Monday, March 26, 2012

Key Final Thoughts on Self-Publishing

#1: Market everywhere and in every medium you know how to use. Self-Publishing is not for the shy. I call this shameless marketing. Authors tend to hold back, fearful to promote themselves. Well, others are going to leave you behind. However, give something useful in return, share your experiences, offer information of value, and give others credit for good work. Shameless marketing is okay. Selfish marketing is not. Don't you cringe when someone you don't know asks, "Follow this link and like my author page."

#2: The rising cost of printing hurts the pocketbook. After publisher and distributor costs, the author typically receives 30 percent of the net. The more pages in the book the higher the printing cost. I priced my paperback at $14.95 to hit a reasonable percentage after everybody took their cut. Any higher would have priced me out of the market.

#3: Don't believe the myth that being on the bookshelf at your major bookstores means you'll make more money. First, self-published authors rarely have their books in bookstores. The industry requires certain standards be upheld. The ability to return unsold books looms large. Your publisher won't print a book until it's sold. The bookstore won't stock books unless they can return them. A few POD companies offer a Book Buy Back program. You pay for the cost in your contract with the publisher--$600 to $800 dollars. What if distributors and bookstores ignore your book anyway? You are out the money. Your best avenue for both eBooks and paperbacks are Amazon, Barnes & Noble's Nook, Sony, and like venues, not bookstores.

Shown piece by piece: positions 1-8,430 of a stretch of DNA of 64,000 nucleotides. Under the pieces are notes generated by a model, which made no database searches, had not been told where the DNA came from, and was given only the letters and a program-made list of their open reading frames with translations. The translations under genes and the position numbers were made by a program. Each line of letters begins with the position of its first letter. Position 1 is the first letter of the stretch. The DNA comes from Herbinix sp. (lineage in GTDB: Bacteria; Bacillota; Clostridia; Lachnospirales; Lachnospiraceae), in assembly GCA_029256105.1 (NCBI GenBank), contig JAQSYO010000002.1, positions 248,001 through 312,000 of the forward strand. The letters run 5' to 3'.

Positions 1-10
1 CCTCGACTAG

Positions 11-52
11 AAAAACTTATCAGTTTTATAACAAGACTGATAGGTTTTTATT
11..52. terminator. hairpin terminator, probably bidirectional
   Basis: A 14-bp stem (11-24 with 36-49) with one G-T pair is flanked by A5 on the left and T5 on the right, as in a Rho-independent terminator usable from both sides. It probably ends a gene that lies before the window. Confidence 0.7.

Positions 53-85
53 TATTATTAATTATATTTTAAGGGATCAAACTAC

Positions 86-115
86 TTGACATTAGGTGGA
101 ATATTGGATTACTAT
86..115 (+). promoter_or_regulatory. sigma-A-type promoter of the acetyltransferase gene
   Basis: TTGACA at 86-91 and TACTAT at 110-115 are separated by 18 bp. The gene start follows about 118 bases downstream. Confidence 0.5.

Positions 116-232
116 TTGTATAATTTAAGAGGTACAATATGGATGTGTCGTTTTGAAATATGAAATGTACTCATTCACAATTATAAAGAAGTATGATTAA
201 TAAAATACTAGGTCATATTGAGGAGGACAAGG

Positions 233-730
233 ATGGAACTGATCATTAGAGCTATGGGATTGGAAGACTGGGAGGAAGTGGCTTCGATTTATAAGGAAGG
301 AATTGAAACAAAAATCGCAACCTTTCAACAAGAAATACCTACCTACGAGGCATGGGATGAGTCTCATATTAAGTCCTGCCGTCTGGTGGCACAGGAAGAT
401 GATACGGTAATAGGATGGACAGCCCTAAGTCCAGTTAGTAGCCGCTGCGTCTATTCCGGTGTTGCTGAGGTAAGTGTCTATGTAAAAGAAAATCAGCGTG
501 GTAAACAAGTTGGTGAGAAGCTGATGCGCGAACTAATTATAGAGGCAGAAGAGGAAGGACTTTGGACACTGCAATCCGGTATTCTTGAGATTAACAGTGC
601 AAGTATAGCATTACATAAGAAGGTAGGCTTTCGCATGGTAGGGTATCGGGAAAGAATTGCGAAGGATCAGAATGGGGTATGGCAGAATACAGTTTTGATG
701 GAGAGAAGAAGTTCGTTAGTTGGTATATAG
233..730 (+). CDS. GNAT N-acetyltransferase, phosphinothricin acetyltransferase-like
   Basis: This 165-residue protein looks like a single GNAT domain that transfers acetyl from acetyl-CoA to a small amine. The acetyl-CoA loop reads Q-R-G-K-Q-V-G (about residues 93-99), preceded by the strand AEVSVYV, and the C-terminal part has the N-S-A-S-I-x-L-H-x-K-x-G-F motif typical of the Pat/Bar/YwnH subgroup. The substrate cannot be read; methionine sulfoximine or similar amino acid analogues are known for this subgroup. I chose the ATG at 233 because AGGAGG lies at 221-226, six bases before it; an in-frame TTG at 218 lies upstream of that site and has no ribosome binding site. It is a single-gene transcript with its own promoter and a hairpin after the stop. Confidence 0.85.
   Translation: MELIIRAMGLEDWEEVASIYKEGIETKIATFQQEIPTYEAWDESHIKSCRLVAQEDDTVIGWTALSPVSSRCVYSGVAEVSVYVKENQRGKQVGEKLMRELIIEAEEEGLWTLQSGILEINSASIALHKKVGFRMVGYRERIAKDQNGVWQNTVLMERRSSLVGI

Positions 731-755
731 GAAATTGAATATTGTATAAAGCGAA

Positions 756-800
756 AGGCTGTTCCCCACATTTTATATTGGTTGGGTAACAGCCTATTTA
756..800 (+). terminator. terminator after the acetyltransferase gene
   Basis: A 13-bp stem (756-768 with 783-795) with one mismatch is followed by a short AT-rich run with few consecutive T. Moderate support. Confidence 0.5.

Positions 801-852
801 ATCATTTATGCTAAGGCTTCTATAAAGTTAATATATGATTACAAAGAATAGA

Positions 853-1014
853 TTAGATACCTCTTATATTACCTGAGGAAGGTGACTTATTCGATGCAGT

#4: I'm sorry folks. My view from a reader's perspective still is that self-published books are inferior in quality. With the exceptional training and coaching available today, the quality has improved, but except for what I write (lol), the average self-published book is still of poor quality. I believe honest reviews by our peers is necessary. Example: A friend of my published a book. Three months later the book had twenty-plus five star reviews. Does this happen in the real world? James Patterson never got twenty-plus five-star reviews. My friend admitted having friends and family review the book. So there you go. I've rated twenty-one books on Goodreads. I gave one five stars. My novel, Room 1515, has been on Amazon for over a month with not one review. I think this is because I haven't recruited and people are busy. Self-published authors need to give honest reviews for each other and the industry. If we don't improve our quality, the perception will continue and rightly so.

#5: Let's end on an upbeat. A nice author advance from a traditional publisher used to be a major reason not to self-publish. Not today, this perk has grown smaller and smaller. When it is offered, the advance is likely to be a $1,000 against future sales.

Shameless Marketing Works!

Here is my book trailer.

Here are the links to my books on Amazon.

Comments on book reviews are appreciated.


Gloria Teague said...

As always, Bill, your blog was informative, humorous, and gives lots of food for thought. And you DO have a review, too, if it's had time to be approved by Amazon by now.

Terry Ravenscroft said...

My self-published book has received 52 x 5 Star (out of 74) entirely unsolicited Amazon Customner Reviews in the UK.

John Biggs said...

I've bought hundreds of books from Amazon and never reviewed even one. I've always assumed they would be mostly bogus unless the author or the reviewer was well known.